Secrets To This ETF's Success

Markets Benzinga

Over 280 exchange-traded products debuted in the United States last year. As is the case with every annual wave of new exchange-traded funds, some are immediately successful in terms of asset gathering, others take a while to reach assets under management milestones and some just meander until they are sent to the ETF graveyard.

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Goldman Sachs Group Inc (GS) introduced its first three ETFs last year, and it is fair to say each resides in the first group of new ETFs (the immediately successful group).

That is certainly true of the Goldman Sachs ActiveBeta U.S. Large Cap Equity ETF (GSLC), the oldest of Goldman's three ETFs.

Related Link: Expect Exponential Growth For ETF Managed Portfolios

It's All Relative

Old is stretching it, though, GSLC debuted mid-September. The ETF had $367.1 million in assets under management as of March 3, a tidy sum for about seven months of work.

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Part of GSLC's advantage is its low fees. Actually, GSLC's annual fee of 0.09 percent is downright scant when measured against other strategic beta offerings. The average expense ratio for ETFs in the Morningstar US ETF Large Blend Strategic Beta category is 0.38 percent per year, and the average annual fee for funds in the Morningstar US ETF Large Blend Index group is 0.36 percent, according to Goldman.

GSLC's Methodology

An interesting element to GSLC's smart beta methodology is that it combines several investment factors, including momentum and value. That is compelling because on their own, momentum and value do not always perform well in unison.

Momentum tends to work well when value doesn't, and vice versa. Therefore, combining these two styles can offer good diversification benefits. The fund's index measures momentum based on risk-adjusted (where risk is defined by market sensitivity and volatility) performance over the previous 12 months, excluding the most recent one. This risk-adjustment may increase the fund's exposure to stocks whose momentum is more likely to persist and slightly reduce risk, said Morningstar in a recent note.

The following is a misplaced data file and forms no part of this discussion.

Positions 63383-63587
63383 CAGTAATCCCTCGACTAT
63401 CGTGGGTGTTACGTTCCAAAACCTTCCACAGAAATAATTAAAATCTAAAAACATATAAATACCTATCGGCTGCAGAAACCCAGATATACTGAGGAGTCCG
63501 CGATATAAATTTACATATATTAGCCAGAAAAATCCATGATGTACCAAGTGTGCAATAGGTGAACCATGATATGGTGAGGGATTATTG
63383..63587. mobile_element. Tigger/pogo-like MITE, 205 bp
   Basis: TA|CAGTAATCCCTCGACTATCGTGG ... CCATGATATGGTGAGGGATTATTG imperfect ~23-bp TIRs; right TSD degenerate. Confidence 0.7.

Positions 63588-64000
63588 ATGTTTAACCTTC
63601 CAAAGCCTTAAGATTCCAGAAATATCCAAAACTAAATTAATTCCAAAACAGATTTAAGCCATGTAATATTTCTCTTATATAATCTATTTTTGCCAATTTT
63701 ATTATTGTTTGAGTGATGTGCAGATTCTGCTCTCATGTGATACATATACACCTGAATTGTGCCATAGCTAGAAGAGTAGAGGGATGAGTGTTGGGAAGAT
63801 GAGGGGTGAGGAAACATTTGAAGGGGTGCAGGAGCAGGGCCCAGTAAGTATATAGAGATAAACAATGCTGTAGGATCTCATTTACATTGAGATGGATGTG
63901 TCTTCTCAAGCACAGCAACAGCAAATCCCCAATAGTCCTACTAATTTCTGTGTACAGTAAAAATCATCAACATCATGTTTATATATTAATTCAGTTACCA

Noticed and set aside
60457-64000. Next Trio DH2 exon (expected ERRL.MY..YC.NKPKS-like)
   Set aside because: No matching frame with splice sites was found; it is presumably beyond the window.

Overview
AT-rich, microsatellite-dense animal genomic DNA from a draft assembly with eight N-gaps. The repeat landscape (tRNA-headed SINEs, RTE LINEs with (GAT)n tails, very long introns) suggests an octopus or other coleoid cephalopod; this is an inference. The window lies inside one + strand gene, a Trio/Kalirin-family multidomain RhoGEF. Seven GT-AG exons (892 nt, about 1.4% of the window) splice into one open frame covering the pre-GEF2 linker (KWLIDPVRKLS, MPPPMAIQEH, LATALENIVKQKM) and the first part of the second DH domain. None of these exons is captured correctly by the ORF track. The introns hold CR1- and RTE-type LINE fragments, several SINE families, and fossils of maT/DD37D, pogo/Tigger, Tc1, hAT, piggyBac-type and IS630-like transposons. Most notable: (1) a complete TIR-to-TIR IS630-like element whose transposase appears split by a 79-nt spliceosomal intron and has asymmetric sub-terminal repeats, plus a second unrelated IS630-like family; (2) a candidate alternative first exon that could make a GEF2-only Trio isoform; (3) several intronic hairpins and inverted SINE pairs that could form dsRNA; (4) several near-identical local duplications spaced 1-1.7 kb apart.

GSLC also employs the quality factor, so it is not surprising to see cash-rich technology titans such as Apple Inc. (AAPL) and Microsoft Corporation (MSFT) among the ETF's top 10 holdings. GSLC's overall technology allocation is 19.4 percent, its largest sector weight, followed by consumer discretionary at 18.1 percent.

What GSLC Has To Offer

GSLC is a different bird than other broad market ETFs, and with that, investors should expect varying returns. That has been a positive to this point as GSLC is down 3.8 percent over the past 90 days, an advantage of 90 basis points over the S&P 500.

Quality can also diversify value, which tends to favor less profitable names. The fund's index assesses quality based on gross profits/total assets. (It uses return on equity for the financials sector.) Similar to positive momentum stocks, stocks with high profitability tend to trade at higher valuations than their less profitable counterparts. Because the fund allocates half of its portfolio to these two sleeves, it has a less pronounced value orientation than many of its peers, added Morningstar.

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